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Multiple outcomes of education
The vast majority of literature on school choice, and charter schools in particular, focus on attending an elementary or middle school grades and often focus on test scores or other proximal outcomes. Much less is known about the long-term effects of attending a charter school in 9th grade. It is important to fill this information void for a few reasons. First, schools in general affect more than just students’ test scores. Second, secondary schools (including grades 9 to 12) make up a larger share of the charter sector. Third, school choice depends on freely available information for parents and students to make informed decisions about where to attend, including potential long-term benefits. We add to the empirical research on charter school effects by using a doubly-robust inverse probability weighted approach to evaluate the impacts of secondary charter school attendance on 9th grade behavioral outcomes and individuals propensity to commit crime and participate in elections as young adults in North Carolina, a state with a large and growing charter school sector.
Rising inequality in the United States has raised concerns about potentially widening gaps in educational achievement by socio-economic status (SES). Using assessments from LTT-NAEP, Main-NAEP, TIMSS, and PISA that are psychometrically linked over time, we trace trends in achievement for U.S. student cohorts born between 1954 and 2001. Achievement gaps between the top and bottom quartiles of the SES distribution have been large and remarkably constant for a near half century. These unwavering gaps have not been offset by improved achievement levels, which have risen at age 14 but have remained unchanged at age 17 for the past quarter century.
Public charter schools could theoretically experience fewer school climate problems than district-run public schools because of additional competitive pressures, autonomy, and improved matches between schools and students. Using publicly available data from the New York State Education Department, I analyze differences in 13 school climate problems between public charter school and district-run public school sectors. After controlling for observable differences in students and schools between sectors, I find that public charter schools tend to report fewer school climate problems than district-run public schools in New York state in the 2017-18 school year. Specifically, public charter schools report fewer assaults with physical injuries, assaults with serious physical injuries, forcible sex offenses, other sex offenses, weapons possessions resulting from routine security checks, other weapons possessions, and false alarms than district-run public schools; however, public charter schools tend to report more cyberbullying than district-run public schools. The charter school climate advantages tend to be more pronounced in New York City than the rest of the state.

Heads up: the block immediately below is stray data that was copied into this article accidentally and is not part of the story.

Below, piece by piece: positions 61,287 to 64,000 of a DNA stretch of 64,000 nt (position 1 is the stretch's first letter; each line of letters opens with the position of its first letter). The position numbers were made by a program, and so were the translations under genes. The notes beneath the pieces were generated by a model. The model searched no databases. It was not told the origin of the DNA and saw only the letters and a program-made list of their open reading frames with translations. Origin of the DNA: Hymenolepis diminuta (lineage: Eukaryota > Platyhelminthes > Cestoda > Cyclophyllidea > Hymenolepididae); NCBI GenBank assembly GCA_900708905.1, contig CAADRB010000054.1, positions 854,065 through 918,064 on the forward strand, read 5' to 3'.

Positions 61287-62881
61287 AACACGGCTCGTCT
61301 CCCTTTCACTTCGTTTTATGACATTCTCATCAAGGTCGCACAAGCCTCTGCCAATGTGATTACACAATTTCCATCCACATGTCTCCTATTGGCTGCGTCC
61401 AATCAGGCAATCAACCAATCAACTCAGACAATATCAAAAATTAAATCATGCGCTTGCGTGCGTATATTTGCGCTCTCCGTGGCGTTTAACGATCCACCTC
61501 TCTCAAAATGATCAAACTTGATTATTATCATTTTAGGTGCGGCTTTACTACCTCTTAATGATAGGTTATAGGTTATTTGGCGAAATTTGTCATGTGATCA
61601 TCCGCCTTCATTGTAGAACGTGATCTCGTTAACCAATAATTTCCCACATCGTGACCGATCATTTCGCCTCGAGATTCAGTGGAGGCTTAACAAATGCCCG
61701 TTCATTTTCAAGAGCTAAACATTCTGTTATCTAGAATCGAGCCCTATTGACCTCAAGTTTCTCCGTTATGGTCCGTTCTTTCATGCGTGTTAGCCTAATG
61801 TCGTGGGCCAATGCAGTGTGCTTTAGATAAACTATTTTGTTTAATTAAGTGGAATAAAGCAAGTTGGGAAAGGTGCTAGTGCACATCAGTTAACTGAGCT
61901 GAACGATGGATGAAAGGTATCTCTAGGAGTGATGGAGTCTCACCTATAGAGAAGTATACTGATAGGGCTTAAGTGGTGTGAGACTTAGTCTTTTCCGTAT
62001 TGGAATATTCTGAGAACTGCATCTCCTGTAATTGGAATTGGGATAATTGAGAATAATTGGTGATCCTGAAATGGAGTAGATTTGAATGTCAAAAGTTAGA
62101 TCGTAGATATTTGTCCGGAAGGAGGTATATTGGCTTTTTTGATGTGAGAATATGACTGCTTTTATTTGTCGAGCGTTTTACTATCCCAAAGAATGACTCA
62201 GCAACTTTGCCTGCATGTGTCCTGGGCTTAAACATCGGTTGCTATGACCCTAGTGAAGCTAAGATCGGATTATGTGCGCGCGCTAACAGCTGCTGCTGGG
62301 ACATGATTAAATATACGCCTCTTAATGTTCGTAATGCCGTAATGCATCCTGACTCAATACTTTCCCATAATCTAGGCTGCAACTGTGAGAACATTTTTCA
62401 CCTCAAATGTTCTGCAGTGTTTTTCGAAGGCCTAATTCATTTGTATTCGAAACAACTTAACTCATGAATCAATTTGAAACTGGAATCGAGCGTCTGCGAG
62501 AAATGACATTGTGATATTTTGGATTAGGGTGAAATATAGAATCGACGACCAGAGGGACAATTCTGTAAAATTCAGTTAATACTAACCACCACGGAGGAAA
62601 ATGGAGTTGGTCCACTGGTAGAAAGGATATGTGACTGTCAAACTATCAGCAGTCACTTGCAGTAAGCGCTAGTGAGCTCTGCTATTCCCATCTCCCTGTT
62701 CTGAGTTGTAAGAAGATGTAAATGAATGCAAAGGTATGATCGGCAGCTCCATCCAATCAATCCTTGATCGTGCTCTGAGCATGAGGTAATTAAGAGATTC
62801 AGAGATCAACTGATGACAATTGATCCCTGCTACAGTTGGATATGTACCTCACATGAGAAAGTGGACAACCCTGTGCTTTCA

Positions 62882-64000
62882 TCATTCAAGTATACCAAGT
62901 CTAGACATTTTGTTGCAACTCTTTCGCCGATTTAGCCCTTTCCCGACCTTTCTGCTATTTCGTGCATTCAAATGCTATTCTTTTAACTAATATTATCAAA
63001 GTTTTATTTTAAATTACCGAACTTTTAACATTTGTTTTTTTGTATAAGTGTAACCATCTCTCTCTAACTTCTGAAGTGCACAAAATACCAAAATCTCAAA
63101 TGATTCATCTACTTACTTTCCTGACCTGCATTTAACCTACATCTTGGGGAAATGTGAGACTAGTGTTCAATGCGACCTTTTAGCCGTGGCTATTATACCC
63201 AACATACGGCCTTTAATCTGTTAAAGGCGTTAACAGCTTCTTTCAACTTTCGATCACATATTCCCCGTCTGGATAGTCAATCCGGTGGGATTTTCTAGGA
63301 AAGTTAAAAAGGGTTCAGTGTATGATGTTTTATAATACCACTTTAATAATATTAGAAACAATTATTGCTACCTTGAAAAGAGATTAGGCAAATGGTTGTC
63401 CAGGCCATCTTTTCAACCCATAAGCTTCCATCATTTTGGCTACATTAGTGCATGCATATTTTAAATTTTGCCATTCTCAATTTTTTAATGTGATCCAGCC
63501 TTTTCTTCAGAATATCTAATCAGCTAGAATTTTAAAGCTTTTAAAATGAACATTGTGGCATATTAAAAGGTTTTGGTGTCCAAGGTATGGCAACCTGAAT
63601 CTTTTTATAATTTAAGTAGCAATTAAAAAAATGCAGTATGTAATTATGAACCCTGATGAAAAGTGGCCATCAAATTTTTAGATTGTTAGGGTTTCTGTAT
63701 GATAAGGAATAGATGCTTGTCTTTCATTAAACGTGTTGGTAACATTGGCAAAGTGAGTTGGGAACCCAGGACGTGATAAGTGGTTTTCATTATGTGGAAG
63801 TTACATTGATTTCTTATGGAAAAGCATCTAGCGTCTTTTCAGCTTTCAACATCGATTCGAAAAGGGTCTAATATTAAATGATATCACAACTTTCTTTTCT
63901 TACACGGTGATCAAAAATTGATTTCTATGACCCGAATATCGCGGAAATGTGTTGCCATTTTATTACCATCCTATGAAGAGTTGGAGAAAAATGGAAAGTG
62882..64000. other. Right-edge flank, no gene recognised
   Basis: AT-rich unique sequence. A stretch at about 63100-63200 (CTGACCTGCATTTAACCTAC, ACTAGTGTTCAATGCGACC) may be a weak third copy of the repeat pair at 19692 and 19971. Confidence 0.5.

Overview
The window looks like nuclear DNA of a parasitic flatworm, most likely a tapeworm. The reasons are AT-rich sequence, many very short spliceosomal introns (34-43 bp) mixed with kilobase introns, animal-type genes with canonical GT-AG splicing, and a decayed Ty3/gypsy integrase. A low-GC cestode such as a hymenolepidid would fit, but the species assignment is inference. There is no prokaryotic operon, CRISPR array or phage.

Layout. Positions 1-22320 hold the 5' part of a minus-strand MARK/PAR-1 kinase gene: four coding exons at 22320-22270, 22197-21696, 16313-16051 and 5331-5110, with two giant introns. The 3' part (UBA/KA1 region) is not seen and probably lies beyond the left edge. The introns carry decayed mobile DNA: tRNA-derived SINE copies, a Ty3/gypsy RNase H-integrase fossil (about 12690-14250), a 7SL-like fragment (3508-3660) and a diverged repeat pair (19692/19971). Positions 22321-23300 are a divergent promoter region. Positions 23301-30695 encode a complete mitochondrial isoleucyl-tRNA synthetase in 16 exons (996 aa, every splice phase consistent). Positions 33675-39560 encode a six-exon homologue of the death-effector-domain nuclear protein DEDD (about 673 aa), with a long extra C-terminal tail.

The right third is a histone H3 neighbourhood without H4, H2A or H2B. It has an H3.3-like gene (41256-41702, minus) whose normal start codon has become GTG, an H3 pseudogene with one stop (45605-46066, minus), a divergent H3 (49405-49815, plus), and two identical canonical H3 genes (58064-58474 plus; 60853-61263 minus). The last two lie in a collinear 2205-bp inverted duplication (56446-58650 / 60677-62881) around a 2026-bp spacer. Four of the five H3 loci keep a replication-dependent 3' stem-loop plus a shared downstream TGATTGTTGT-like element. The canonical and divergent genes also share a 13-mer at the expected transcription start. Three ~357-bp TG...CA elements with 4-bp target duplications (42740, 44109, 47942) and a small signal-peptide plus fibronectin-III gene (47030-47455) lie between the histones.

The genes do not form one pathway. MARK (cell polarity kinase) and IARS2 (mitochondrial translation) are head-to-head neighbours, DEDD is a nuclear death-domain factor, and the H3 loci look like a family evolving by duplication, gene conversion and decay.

Theory suggests that teachers’ implicit racial attitudes affect their students, but we lack large-scale evidence on US teachers’ implicit biases and their correlates. Using nationwide data from Project Implicit, we find that teachers’ implicit White/Black biases (as measured by the implicit association test) vary by teacher gender and race. Teachers’ adjusted bias levels are lower in counties with larger shares of Black students. In the aggregate, counties in which teachers hold higher levels of implicit and explicit racial bias have larger adjusted White/Black test score inequalities and White/Black suspension disparities.
We use information on the charter school choices made by North Carolina families, separately by race, who switched their child from a traditional public school (TPS) to a charter school in 2015-16 to explore how such choices affect racial segregation between schools and racial isolation within charter schools. We find that the movement of white switchers, but not minority switchers to charter schools increases racial segregation between schools. In addition, using a conditional logit model to estimate revealed preferences, we find that the value parents place on the racial composition of individual charter schools differs by the race and income of the switchers. As a result, even after we control for other valued aspects of charter schools -- such as distance from the previous traditional public school and the charter school’s mission, academic performance and services offered -- the differential preferences of the switchers leads to substantial racial isolation within charter schools.